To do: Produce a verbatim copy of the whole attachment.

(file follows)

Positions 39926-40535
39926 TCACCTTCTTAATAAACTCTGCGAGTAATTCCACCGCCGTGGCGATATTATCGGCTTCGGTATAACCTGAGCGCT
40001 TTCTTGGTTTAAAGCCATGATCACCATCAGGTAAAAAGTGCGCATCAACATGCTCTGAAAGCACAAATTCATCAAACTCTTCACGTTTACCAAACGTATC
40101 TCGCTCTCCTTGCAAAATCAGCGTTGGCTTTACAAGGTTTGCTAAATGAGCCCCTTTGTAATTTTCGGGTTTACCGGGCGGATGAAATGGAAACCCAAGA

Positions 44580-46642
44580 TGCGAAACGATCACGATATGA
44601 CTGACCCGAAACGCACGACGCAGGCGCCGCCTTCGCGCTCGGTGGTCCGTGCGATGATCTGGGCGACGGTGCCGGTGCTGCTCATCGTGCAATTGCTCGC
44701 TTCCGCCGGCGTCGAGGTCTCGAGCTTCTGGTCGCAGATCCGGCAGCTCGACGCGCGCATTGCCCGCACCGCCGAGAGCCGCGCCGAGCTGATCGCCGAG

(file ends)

Positions 39926-40535
39926 TCACCTTCTTAATAAACTCTGCGAGTAATTCCACCGCCGTGGCGATATTATCGGCTTCGGTATAACCTGAGCGCT
40001 TTCTTGGTTTAAAGCCATGATCACCATCAGGTAAAAAGTGCGCATCAACATGCTCTGAAAGCACAAATTCATCAAACTCTTCACGTTTACCAAACGTATC
40101 TCGCTCTCCTTGCAAAATCAGCGTTGGCTTTACAAGGTTTGCTAAATGAGCCCCTTTGTAATTTTCGGGTTTACCGGGCGGATGAAATGGAAACCCAAGA

Positions 44580-46642
44580 TGCGAAACGATCACGATATGA
44601 CTGACCCGAAACGCACGACGCAGGCGCCGCCTTCGCGCTCGGTGGTCCGTGCGATGATCTGGGCGACGGTGCCGGTGCTGCTCATCGTGCAATTGCTCGC
44701 TTCCGCCGGCGTCGAGGTCTCGAGCTTCTGGTCGCAGATCCGGCAGCTCGACGCGCGCATTGCCCGCACCGCCGAGAGCCGCGCCGAGCTGATCGCCGAG